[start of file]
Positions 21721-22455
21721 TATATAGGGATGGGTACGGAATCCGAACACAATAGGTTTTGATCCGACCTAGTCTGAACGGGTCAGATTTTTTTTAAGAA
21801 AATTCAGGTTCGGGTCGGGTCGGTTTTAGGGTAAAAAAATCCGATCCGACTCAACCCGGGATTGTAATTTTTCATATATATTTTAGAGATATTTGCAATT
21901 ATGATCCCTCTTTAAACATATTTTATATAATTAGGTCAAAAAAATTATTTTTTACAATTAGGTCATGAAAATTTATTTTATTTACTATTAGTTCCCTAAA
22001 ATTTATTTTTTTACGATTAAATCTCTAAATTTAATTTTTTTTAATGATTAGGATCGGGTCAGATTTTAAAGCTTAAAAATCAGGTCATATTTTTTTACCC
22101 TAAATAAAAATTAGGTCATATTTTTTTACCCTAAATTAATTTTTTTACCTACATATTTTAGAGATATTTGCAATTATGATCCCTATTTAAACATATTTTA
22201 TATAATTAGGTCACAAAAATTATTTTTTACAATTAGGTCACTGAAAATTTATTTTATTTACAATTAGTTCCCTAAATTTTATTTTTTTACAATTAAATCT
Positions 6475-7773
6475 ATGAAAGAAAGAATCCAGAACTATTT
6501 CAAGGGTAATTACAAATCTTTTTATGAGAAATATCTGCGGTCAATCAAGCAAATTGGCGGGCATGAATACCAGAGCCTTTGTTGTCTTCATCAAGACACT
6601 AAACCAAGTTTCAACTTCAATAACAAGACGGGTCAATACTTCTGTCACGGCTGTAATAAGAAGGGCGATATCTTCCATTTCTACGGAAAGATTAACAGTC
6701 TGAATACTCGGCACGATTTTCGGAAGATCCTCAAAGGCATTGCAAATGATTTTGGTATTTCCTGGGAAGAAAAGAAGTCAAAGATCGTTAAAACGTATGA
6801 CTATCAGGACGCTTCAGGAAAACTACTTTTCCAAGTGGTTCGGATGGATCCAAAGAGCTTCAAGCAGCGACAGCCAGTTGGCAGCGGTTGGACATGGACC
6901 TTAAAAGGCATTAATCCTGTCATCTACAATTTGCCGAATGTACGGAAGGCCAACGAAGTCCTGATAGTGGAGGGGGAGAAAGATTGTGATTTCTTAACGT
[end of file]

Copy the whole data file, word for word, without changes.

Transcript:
Positions 21721-22455
21721 TATATAGGGATGGGTACGGAATCCGAACACAATAGGTTTTGATCCGACCTAGTCTGAACGGGTCAGATTTTTTTTAAGAA
21801 AATTCAGGTTCGGGTCGGGTCGGTTTTAGGGTAAAAAAATCCGATCCGACTCAACCCGGGATTGTAATTTTTCATATATATTTTAGAGATATTTGCAATT
21901 ATGATCCCTCTTTAAACATATTTTATATAATTAGGTCAAAAAAATTATTTTTTACAATTAGGTCATGAAAATTTATTTTATTTACTATTAGTTCCCTAAA
22001 ATTTATTTTTTTACGATTAAATCTCTAAATTTAATTTTTTTTAATGATTAGGATCGGGTCAGATTTTAAAGCTTAAAAATCAGGTCATATTTTTTTACCC
22101 TAAATAAAAATTAGGTCATATTTTTTTACCCTAAATTAATTTTTTTACCTACATATTTTAGAGATATTTGCAATTATGATCCCTATTTAAACATATTTTA
22201 TATAATTAGGTCACAAAAATTATTTTTTACAATTAGGTCACTGAAAATTTATTTTATTTACAATTAGTTCCCTAAATTTTATTTTTTTACAATTAAATCT
Positions 6475-7773
6475 ATGAAAGAAAGAATCCAGAACTATTT
6501 CAAGGGTAATTACAAATCTTTTTATGAGAAATATCTGCGGTCAATCAAGCAAATTGGCGGGCATGAATACCAGAGCCTTTGTTGTCTTCATCAAGACACT
6601 AAACCAAGTTTCAACTTCAATAACAAGACGGGTCAATACTTCTGTCACGGCTGTAATAAGAAGGGCGATATCTTCCATTTCTACGGAAAGATTAACAGTC
6701 TGAATACTCGGCACGATTTTCGGAAGATCCTCAAAGGCATTGCAAATGATTTTGGTATTTCCTGGGAAGAAAAGAAGTCAAAGATCGTTAAAACGTATGA
6801 CTATCAGGACGCTTCAGGAAAACTACTTTTCCAAGTGGTTCGGATGGATCCAAAGAGCTTCAAGCAGCGACAGCCAGTTGGCAGCGGTTGGACATGGACC
6901 TTAAAAGGCATTAATCCTGTCATCTACAATTTGCCGAATGTACGGAAGGCCAACGAAGTCCTGATAGTGGAGGGGGAGAAAGATTGTGATTTCTTAACGT